JACKSON, Mich. — The city of Jackson Public Arts Commission showed City Council Tuesday night what a new city seal could look like.
Jackson officials are moving away from the image of Andrew Jackson on the current seal.
Public Information Officer Aaron Dimick says the city wants something more directly linked to the city itself.
“We have Andrew Jackson on our seal right now but the only connection we have to him is that he’s just named, he’s our namesake. There’s no direct connection to the statue that the seal is based on,” Dimick said.
The requirements for the new seal will need it to be circular, say "City of Jackson" on it and reference 1829, which is the city's founding year.
The Public Arts Commission has two designs. One symbolizes Jackson’s history with an oak tree that represents “Under the Oaks” where the Republican Party was believed to be founded in 1854 along with a railroad track.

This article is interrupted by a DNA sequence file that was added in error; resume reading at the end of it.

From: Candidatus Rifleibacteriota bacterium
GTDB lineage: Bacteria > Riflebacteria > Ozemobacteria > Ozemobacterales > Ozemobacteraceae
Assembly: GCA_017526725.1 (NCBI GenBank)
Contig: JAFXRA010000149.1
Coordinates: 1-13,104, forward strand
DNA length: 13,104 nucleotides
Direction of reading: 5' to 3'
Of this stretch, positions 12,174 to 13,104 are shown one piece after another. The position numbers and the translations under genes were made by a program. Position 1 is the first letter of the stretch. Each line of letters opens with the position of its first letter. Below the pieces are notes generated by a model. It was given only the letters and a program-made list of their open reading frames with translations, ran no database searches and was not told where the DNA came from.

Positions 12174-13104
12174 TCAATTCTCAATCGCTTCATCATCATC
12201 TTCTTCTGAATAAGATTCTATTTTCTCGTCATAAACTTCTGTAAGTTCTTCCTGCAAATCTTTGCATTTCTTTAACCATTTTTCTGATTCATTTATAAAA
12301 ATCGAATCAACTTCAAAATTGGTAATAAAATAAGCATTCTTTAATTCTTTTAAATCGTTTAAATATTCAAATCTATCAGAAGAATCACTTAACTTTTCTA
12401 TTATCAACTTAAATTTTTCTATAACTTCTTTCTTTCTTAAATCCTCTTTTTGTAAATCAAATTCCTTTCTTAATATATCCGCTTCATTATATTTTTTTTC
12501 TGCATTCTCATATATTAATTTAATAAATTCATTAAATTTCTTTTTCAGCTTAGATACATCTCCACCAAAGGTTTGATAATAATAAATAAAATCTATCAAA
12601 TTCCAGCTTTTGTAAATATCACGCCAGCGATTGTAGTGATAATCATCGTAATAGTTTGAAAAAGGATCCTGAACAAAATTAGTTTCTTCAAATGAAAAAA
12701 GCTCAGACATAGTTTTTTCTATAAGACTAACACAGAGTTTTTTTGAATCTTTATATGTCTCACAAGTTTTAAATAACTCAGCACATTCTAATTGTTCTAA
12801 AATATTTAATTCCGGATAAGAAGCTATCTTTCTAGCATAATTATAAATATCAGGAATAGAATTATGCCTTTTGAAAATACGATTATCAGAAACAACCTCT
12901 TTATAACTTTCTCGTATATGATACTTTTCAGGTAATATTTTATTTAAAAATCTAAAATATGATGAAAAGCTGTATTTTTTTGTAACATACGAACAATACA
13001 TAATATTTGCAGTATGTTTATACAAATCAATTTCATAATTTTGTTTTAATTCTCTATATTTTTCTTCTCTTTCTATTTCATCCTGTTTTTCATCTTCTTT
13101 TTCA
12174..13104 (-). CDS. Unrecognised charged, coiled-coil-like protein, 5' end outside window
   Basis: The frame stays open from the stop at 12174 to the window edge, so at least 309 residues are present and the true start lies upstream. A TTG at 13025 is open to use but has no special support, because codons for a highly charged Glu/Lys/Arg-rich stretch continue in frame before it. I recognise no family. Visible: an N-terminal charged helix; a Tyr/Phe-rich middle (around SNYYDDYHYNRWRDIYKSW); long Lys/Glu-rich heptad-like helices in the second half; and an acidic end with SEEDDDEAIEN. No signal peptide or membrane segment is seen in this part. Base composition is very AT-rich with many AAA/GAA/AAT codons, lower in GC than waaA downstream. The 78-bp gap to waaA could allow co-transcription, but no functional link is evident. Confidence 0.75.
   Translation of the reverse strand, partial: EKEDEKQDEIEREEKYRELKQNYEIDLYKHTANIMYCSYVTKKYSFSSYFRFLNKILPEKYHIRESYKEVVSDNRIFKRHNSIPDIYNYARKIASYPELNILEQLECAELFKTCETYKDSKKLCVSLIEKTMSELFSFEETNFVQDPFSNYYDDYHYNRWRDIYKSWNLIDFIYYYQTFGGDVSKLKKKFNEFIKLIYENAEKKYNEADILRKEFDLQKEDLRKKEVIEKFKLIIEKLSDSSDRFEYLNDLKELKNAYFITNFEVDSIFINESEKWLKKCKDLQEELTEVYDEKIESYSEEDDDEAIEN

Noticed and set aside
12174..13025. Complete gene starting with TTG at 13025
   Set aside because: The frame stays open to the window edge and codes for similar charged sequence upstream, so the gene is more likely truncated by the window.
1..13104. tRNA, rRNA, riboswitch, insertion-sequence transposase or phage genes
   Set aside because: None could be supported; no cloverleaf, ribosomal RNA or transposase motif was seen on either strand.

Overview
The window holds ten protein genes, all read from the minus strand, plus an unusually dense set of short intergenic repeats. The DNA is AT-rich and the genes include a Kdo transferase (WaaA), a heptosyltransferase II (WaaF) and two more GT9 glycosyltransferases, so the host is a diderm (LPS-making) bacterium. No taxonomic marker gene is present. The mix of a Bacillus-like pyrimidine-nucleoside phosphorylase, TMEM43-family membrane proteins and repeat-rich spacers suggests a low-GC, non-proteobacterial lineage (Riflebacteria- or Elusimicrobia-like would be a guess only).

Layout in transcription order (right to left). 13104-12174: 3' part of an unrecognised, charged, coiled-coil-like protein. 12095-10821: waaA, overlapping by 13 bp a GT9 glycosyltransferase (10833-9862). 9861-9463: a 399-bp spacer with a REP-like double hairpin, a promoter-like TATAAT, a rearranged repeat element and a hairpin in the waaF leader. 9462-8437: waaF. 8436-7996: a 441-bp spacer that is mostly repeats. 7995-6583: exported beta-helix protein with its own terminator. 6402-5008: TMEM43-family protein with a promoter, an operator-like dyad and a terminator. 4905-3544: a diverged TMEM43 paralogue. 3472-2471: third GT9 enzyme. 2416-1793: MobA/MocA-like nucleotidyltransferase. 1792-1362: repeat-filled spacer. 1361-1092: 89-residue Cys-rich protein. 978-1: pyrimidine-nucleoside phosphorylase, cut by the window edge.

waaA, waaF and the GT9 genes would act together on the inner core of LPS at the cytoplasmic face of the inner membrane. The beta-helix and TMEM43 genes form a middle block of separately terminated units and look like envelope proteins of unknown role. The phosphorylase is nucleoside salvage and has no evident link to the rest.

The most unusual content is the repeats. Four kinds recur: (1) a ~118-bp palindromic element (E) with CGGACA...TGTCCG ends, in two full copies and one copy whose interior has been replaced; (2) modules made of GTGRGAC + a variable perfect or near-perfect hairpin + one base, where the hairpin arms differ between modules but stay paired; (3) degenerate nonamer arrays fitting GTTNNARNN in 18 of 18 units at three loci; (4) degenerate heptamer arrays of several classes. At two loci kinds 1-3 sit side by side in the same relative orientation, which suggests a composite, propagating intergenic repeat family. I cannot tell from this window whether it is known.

“That symbolizes Jackson’s history as a railroad hub but then also references our history of being involved in the Underground Railroad so even though there was no physical railroad it’s a metaphorical representation of that,” Dimick said.
The other option depicts two oak leaves with the downtown skyline in silhouette with flashes of green and blue representing the Grand River.
Public comment has been mixed on what the seal should represent.
“I think they wanted to fit in more with modern times you know, which is that they’re generic so to speak of the downtown logo. Which is understandable because that’s the way this community is moving. More inclusive and that’s what you’d like to see more of. It’s a problem when there’s not inclusion and there’s just seclusion,” Jackson resident Kevin Elliott said.
The renderings aren’t finalized yet and will be headed back to the drawing board for some small tweaks before Council members make their decision.
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